In India, as in the majority of other nations, investment in the BFSI sector by both domestic and foreign entities is regulated more strictly. This is necessary because various types of financial institutions have direct or indirect access to public funds and protection of public funds is a matter of paramount national importance. In addition, financial stability plays a significant role in the context of macroeconomic stability as a whole. A completely open-door policy towards foreign direct investment in the BFSI sector is not possible in any country, including India, given these circumstances.

In spite of this, attracting foreign investment in the sector under effective regulation and after adequate due diligence remains crucial, particularly for companies and markets that utilise new technologies. To attract foreign investment in the sector, it is essential to improve the conditions for doing business, including the simplification of procedural rules, the transparency of regulatory requirements, and the prompt processing of entry applications.

Sustainable finance and environmental, social, and governance (ESG) factors have gained significant attention in recent years. How do you see the incorporation of ESG principles in the BFSI sector in India? What role can financial institutions play in promoting sustainable and responsible investments while balancing the needs of various stakeholders?

While ESG standards have gained prominence in recent years, the BFSI industry in India routinely incorporates many aspects of these standards as a matter of course. For instance, environmental clearance is required for the establishment or expansion of nearly all industries. The evaluation of credit by banks and other financial institutions requires the examination of such clearances.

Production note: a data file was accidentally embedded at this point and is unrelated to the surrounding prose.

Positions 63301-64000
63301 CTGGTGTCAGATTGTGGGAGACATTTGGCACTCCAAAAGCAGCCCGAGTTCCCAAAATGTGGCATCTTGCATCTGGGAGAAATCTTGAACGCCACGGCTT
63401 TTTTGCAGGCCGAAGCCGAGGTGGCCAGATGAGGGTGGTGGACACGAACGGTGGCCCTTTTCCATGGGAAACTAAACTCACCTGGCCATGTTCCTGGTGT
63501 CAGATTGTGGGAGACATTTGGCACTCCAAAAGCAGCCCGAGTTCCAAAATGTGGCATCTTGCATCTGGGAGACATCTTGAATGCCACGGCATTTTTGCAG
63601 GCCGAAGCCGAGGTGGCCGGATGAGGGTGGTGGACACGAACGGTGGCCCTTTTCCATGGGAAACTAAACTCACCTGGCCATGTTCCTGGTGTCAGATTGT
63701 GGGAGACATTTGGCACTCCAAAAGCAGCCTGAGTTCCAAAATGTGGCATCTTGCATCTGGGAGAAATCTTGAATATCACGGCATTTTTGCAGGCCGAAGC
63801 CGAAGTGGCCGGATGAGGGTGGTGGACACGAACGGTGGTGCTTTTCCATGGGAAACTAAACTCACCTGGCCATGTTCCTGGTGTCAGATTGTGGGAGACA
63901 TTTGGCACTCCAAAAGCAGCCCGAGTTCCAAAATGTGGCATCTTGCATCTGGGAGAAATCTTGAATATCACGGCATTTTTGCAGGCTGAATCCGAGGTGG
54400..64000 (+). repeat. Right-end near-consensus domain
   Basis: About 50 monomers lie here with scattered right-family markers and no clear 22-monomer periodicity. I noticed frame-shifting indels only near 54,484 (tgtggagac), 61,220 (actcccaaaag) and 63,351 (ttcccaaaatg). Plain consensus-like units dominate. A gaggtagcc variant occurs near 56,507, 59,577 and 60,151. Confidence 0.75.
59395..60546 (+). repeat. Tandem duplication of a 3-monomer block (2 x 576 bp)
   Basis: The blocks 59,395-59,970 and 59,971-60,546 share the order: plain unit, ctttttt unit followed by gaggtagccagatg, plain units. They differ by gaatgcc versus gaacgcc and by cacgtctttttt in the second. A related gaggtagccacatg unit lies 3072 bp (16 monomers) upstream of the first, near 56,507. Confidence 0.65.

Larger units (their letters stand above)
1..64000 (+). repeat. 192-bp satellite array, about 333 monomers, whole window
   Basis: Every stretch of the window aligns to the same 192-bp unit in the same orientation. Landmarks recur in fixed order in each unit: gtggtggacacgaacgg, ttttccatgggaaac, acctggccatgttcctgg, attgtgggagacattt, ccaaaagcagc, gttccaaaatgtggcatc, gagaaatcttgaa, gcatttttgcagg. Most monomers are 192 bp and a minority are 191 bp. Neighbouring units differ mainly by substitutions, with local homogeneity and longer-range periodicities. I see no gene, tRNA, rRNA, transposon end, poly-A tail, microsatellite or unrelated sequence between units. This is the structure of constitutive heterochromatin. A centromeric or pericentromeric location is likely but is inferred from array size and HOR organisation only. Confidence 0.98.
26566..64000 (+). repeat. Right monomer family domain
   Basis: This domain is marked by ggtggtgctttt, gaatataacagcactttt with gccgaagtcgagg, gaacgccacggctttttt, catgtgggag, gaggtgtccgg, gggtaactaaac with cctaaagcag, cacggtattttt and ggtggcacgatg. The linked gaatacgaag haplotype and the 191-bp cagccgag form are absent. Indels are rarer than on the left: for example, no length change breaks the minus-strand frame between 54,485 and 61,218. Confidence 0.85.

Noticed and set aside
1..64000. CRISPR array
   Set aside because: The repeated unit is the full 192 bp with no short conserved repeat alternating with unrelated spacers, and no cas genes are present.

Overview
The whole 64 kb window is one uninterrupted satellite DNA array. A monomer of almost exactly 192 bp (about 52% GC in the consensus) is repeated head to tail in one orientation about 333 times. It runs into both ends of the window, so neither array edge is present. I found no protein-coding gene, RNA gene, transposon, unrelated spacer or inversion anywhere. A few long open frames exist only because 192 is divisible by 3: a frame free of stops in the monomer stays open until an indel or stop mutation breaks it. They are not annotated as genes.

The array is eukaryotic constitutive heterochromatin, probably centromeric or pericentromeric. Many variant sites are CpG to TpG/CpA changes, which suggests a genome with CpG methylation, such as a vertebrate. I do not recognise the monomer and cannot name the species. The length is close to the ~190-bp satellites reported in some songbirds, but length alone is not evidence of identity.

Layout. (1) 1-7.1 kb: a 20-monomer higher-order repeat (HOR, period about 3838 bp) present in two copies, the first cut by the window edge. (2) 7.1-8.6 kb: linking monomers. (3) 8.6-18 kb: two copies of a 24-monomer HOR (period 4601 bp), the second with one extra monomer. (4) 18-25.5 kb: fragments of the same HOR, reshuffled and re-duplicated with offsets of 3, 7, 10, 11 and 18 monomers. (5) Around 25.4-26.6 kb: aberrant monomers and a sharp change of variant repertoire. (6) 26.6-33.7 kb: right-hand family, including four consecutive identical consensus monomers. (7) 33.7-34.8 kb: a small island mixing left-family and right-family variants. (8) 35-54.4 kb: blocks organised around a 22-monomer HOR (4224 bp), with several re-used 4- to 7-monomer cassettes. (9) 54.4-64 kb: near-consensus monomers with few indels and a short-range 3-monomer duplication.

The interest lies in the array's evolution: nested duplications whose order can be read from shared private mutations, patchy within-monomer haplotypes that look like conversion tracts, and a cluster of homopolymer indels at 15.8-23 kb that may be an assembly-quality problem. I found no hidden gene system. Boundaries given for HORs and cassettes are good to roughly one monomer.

Similarly, priority sector lending norms for the banking sector place a significant emphasis on lending to socially desirable sectors, such as micro, small, and medium-sized businesses, disadvantaged segments of the population, and underdeveloped regions of the country. Similarly, before extending any financial product, the credit evaluation process utilised by financial institutions considers the implementation of social norms, such as the absence of child labour, in an industrial unit.

However, it is essential to recognise that financial institutions, including banks, are managed according to commercial principles. While it is the responsibility of these institutions to adhere to the rules and regulations established by the competent authorities, these institutions cannot independently define sustainable development or other ESG-related concepts.

Despite this, some financial institutions are independently incorporating sustainable development principles into their operations. As part of green initiatives, for instance, many financial institutions are digitising their operations to reduce paper usage and putting limits to energy consumption. Similarly, certain institutions have begun allocating a portion of their financing activities to sustainable developments such as green energy, resource preservation, and the empowerment and upliftment of socially disadvantaged segments of the population. Numerous financial institutions fund comparable activities as part of their corporate social responsibility initiatives.